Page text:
Is There a Statute of Limitations for Social Security Disability Claims?

Is there a Statute of Limitations for Social Security Disability claims?

This is a difficult question to answer, because there are multiple stages of the review process:

Initial Application

Social Security Disability Insurance (SSDI) Benefits: In order to qualify for SSDI benefits, you must prove your disability began while you were still insured for disability (or while you still had enough work credits to qualify for disability insurance benefits). You can apply for SSDI benefits after your insured status expires, but you must prove that your disability began while you still had insured status.

In addition, although there is no time limit to actually file an SSDI claim, Social Security will not pay “back pay” or retroactive benefits for any period more than 12 months prior to the date of the SSDI application.

Supplemental Security Income (SSI) Benefits: There is no time limit to file for SSI benefits either. So long as you have a severe disability that keeps you from working and you meet the other non-medical requirements, you may qualify for SSI.  However, you cannot receive SSI benefits for any month prior to the date of the SSI application. 

The Request for Reconsideration

If your SSDI and/or SSI application is denied, you must request a reconsideration of the denial within 60 days after receiving the Notice of Determination on the initial claim.

The Request for Hearing

If your Request for Reconsideration is denied, you must request a hearing before an Administrative Law Judge within 60 days after receiving the Notice of Reconsideration on the appeal.

The Request For Review of Hearing Decision with the Appeals Council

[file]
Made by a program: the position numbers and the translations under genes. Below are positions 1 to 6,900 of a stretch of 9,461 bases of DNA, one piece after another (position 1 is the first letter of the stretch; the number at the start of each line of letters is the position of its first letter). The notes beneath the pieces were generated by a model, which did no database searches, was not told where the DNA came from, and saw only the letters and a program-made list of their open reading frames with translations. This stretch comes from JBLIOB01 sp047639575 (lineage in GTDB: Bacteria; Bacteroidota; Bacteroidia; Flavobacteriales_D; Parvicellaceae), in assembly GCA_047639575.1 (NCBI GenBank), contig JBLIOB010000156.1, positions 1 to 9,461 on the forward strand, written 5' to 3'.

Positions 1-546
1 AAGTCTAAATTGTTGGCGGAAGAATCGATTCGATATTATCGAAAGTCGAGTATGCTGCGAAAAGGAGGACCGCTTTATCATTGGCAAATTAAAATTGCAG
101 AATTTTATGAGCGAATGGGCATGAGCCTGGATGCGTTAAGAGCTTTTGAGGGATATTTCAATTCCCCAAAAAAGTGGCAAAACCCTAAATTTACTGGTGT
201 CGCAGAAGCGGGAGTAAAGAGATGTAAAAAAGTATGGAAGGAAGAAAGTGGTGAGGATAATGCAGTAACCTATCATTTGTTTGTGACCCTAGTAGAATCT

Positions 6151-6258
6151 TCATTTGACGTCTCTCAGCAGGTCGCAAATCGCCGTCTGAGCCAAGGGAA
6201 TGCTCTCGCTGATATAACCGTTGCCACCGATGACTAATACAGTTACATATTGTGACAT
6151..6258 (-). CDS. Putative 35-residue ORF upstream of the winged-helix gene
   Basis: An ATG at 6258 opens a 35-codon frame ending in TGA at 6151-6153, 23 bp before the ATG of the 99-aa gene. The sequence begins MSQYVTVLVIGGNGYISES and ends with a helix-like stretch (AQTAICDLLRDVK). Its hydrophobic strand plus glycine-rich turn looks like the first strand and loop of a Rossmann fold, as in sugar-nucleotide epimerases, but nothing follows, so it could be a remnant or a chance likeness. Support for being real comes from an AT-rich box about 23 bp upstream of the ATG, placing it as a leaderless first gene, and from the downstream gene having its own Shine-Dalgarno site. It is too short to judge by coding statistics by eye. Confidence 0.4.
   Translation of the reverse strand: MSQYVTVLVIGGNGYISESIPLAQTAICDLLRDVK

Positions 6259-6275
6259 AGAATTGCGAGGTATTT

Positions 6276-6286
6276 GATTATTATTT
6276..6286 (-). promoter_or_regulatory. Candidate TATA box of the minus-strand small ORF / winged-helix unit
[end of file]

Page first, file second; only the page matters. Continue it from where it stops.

If the Administrative Law Judge issues an Unfavorable Decision and denies your claim, you must file a request for review of the hearing decision with the Appeals Council within 60 days after receiving the Judge’s denial (or partially favorable determination).

A Civil Lawsuit in Federal Court

If you disagree with the Appeals Council’s decision, or if the Appeals Council decides not to review your case, you can file a civil suit in a federal district court. You must file a civil action in your area U.S. District Court within 60 days after you receive notice of the Council’s action in the case.

If you want assistance from a Board Certified Social Security Disability Attorney in your appeal, call Mr. Ortiz at 850-308-7833 for a Free Case Evaluation.

Posted by Nick A. Ortiz, Esq.


Mr. Ortiz founded The Ortiz Law Firm in June 2012. His practice is limited to representing the injured and disabled. Mr. Ortiz is a Board Certified Social Security Disability Attorney and handles SSDI and SSI initial applications an appeals. He handles Long Term Disability (LTD), Short Term Disability (STD), Individual Disability Insurance, and ERISA Disability claims. He also represents individuals who have suffered serious injuries in accidents. He offers free consultations, so call 850-308-7833 to see if he can be of any assistance in your claim.